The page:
Tiny beach community fears for ‘pristine’ environment over carbon capture and storage plan
Ninety Mile Beach Action Group member Erin Foster says the community feels like guinea pigs. (ABC Gippsland: Nicole Asher)
Residents of an isolated beach village in Victoria’s east are fighting carbon capture and storage (CCS) plans off their coastline.
A plan to use depleted oil fields in the Bass Strait to store carbon are being investigated by the Victorian Government through its Carbon Net project.
The carbon sinks are the key to a $500 million pilot project, announced by Prime Minister Malcolm Turnbull in April, to convert the Latrobe Valley’s brown coal to liquid hydrogen for export to Japan.
The hydrogen will be used to create clean electricity, but for that to succeed as a clean energy option the carbon dioxide produced will have to be captured and stored.
Beach communities oppose the plan
The plan has angered locals and holiday makers at Golden Beach and Paradise Beach — home to about 300 people.
They fear their way of life and the pristine environment along Ninety Mile Beach is being sacrificed to support industry.
If the plan goes ahead it will be the first industrial-scale CCS project in eastern Australia.
Erin Foster is a member of the Ninety Mile Beach Action Group Against Carbon Storage, and was worried about the impact it could have.
“The fact that they’re sort of testing it out here and they’ve got this big coal to hydrogen project in the works, it just seems like we’re the guinea pigs and they’re trying to use us,” Ms Foster said.
Golden Beach resident Heather Lloyd is worried that CCS will cause environmental damage. (ABC Gippsland: Nicole Asher)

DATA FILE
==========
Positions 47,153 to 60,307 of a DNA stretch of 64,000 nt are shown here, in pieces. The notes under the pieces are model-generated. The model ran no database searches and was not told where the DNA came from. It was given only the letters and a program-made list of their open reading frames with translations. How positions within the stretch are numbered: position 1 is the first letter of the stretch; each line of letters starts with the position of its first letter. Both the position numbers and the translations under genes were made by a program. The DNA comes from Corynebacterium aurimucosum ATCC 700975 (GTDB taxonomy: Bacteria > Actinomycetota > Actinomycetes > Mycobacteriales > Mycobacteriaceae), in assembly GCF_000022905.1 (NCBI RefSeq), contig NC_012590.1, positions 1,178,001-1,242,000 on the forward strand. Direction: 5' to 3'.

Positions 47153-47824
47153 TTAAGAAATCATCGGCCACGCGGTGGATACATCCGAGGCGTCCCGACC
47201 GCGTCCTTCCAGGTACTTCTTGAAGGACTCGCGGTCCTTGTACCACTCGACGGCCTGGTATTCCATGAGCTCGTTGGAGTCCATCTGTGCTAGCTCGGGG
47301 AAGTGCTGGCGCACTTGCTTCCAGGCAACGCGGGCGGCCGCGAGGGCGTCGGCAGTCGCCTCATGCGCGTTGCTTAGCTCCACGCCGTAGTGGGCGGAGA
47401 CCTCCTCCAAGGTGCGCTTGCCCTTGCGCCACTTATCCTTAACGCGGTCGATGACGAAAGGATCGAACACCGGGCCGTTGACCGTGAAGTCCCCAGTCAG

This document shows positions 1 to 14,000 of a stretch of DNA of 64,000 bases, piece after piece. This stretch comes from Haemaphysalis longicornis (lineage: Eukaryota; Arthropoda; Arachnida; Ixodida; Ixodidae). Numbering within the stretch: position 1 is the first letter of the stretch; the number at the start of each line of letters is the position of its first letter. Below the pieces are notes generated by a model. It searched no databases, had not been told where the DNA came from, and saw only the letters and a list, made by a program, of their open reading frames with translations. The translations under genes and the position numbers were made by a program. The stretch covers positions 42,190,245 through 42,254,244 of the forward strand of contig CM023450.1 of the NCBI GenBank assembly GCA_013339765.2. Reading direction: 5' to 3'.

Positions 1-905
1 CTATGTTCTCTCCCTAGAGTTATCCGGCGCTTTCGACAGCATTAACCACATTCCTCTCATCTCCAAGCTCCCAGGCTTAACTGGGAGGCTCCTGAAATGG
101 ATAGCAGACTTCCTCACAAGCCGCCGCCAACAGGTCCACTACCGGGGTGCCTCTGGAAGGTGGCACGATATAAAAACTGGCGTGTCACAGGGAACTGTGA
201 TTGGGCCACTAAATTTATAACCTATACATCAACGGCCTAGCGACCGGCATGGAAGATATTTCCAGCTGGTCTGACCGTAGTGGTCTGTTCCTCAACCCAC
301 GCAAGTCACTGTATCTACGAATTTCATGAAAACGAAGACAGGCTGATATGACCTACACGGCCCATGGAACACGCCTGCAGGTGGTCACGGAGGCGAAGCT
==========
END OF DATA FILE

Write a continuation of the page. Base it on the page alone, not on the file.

The group is gathering members to fight against the CCS plan.
Golden Beach resident Heather Lloyd said residents were unhappy at the level of information provided from all levels of government.
“This has been going on for three or four years and we’ve only recently in the last few months found out this is even happening,” Ms Lloyd said.
“People are concerned about the environment; you only have to look around here to see what an absolute pristine part of the world it is.
“They talk about how you have to go to the Antarctic to see the stars in their fullness, [but] let me tell you, this is like being at the Antarctic, there’s no pollution, there are no street lights.
“People made the decision to build a house and live here because of the pristine environment and now that’s threatened.”
Experts defend CCS
CCS has been trialled in the Otways and experts are confident the technology is safe.
The State Government has already conducted seismic surveying of the seabed off Ninety Mile Beach to test whether the area is suitable for carbon storage.
It has defended the way its Carbon Net team informed residents of the process and has moved to reassure them nothing will happen unless it is safe.
The Ninety Mile Beach community, including people at Golden Beach and Paradise Beach, fights plans to store carbon dioxide under the seabed in Bass Strait. (ABC Gippsland: Nicole Asher)
“CarbonNet has engaged with the Golden Beach community and key stakeholders regularly, [and] for the marine seismic survey earlier this year the team were talking to locals about it from March 2017,” Carbon Net acting director Jane Burton said.
“It’s important to keep local communities informed and the CarbonNet team will be looking to do more in the Golden Beach area,” she said.
“Carbon capture and storage technology is safe and well-proven.
“Here in Victoria 80,000 tonnes of carbon dioxide has been safely stored in the rock layers below the Otways since 2008.”
Deputy director of the Peter Cook Centre for CCS Research and University of Melbourne professor Ralf Haese said carbon capture and storage had been used around the world for decades.
“We have the case in Norway where we have carbon capture and storage operating for over 20 years at a very large scale,” Professor Haese said.
“That’s a good demonstration that the technology works and under normal circumstances no leakage will occur.
“It gives me confidence that this technology woks, in principal.”